Stacy Dean, who led the Biden administration's update of the Thrifty Food Plan that sharply increased SNAP benefits, is planning to step down in July as deputy undersecretary for USDA’s food, nutrition and consumer services.

President Joe Biden has twice nominated Dean to be the agency’s undersecretary for food, nutrition and consumer services, in May 2022 and January 2023. The Senate has returned her nomination both times. She has served as the deputy undersecretary since 2021.

USDA on Friday confirmed Dean's departure. It was reportedly announced to staff in an email Wednesday, POLITICO first reported Thursday. Cindy Long, the current administrator of the department’s Food and Nutrition Service, will fill Dean's role after she leaves mid-July, a USDA spokesperson confirmed. 

"USDA is grateful to Deputy Under Secretary Dean for her leadership in advancing some of the most significant achievements in the nutrition and food security space in decades," an agency spokesperson said in an emailed statement to Agri-Pulse.

"We wish her the very best in her future endeavors, and are thankful and fortunate to have Administrator Long – who has three decades of experience serving at the Food and Nutrition Service – assuming the role and continuing the agency’s consequential work to end hunger and improve food and nutrition security for all Americans.”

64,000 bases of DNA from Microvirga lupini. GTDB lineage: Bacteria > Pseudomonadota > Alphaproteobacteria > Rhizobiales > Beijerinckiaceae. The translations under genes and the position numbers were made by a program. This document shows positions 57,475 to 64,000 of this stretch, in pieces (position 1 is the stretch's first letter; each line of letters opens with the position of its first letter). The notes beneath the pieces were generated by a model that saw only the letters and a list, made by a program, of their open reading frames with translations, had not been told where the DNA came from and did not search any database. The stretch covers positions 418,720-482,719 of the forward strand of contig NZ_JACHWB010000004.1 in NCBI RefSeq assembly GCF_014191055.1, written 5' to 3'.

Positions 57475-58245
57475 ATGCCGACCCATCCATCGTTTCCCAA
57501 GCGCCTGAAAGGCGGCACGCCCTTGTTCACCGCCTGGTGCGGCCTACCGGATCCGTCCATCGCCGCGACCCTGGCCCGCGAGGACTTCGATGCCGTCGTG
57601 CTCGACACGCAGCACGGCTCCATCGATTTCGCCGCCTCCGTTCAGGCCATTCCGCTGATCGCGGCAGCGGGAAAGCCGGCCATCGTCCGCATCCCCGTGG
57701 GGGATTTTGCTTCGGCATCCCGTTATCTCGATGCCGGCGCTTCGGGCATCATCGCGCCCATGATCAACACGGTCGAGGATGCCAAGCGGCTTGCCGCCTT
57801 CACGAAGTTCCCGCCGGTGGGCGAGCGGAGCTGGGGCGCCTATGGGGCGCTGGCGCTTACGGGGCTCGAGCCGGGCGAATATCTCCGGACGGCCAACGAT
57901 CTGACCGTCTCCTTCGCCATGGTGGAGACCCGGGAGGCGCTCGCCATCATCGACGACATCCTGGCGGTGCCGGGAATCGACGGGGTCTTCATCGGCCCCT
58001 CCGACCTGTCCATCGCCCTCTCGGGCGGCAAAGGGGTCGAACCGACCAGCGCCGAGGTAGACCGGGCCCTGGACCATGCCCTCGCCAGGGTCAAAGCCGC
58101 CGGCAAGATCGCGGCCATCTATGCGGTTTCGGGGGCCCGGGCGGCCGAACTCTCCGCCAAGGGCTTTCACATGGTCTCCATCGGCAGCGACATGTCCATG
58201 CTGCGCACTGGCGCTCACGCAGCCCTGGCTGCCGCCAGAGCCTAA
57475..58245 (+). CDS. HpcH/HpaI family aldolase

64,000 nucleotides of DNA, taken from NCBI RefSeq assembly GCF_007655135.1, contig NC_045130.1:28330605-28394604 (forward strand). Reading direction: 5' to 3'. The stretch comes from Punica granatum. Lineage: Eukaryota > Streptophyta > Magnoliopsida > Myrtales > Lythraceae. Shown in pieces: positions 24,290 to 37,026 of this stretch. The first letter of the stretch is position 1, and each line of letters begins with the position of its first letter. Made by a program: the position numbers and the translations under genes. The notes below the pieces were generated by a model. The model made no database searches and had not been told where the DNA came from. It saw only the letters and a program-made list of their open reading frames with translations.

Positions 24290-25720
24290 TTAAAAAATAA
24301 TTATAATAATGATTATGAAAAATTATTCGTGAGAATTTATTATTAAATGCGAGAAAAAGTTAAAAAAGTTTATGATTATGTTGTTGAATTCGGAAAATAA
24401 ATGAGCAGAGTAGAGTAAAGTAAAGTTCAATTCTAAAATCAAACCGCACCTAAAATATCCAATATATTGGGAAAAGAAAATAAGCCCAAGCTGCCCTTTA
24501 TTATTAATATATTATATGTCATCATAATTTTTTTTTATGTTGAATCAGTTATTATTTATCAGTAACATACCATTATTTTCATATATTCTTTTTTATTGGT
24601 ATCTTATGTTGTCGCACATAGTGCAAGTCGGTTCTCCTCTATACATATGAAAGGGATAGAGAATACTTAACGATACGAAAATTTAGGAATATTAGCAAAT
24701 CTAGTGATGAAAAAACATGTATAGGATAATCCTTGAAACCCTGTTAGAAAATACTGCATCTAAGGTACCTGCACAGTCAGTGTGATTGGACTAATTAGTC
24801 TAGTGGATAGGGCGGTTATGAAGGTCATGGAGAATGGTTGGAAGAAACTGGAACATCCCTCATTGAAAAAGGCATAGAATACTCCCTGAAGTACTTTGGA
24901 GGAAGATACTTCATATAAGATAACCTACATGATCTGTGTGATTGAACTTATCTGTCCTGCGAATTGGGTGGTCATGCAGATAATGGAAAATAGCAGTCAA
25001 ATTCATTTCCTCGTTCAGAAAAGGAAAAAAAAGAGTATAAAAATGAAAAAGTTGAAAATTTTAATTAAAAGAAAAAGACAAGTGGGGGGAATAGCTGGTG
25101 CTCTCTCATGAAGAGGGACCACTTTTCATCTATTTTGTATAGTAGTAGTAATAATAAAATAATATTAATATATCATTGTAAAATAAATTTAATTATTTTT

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The Thrifty Food Plan, a model of food costs, is used to set SNAP benefits. The 2021 update was the first in nearly 50 years, and was designed to reflect current food prices, composition and consumption patterns. 

But the new TFP model angered Republicans, and she was never able to get Senate confirmation. 

Republican farm bill proposals in the House and Senate include provisions that would make TFP cost-neutral, which has become a major red line for Democrats. 

Nutrition advocates on the Hill celebrated Dean’s accomplishments, including her role in developing the White House Conference on Hunger, Nutrition and Health. The initiative produced the first-ever national strategy to improve food security and address diet-related diseases. 

“For decades, Stacy Dean has led efforts to make sure people in this country have enough to eat,” said Rep. Jim McGovern, D-Mass., who sits on the House Ag Committee, in a release. “She has been at the forefront of every major conversation about food security during my time in Congress, and I have relied on her expertise in countless fights to protect every American’s basic right to food.”

Prior to joining USDA, Dean worked at the Center on Budget and Policy Priorities as vice president for food assistance policy. 

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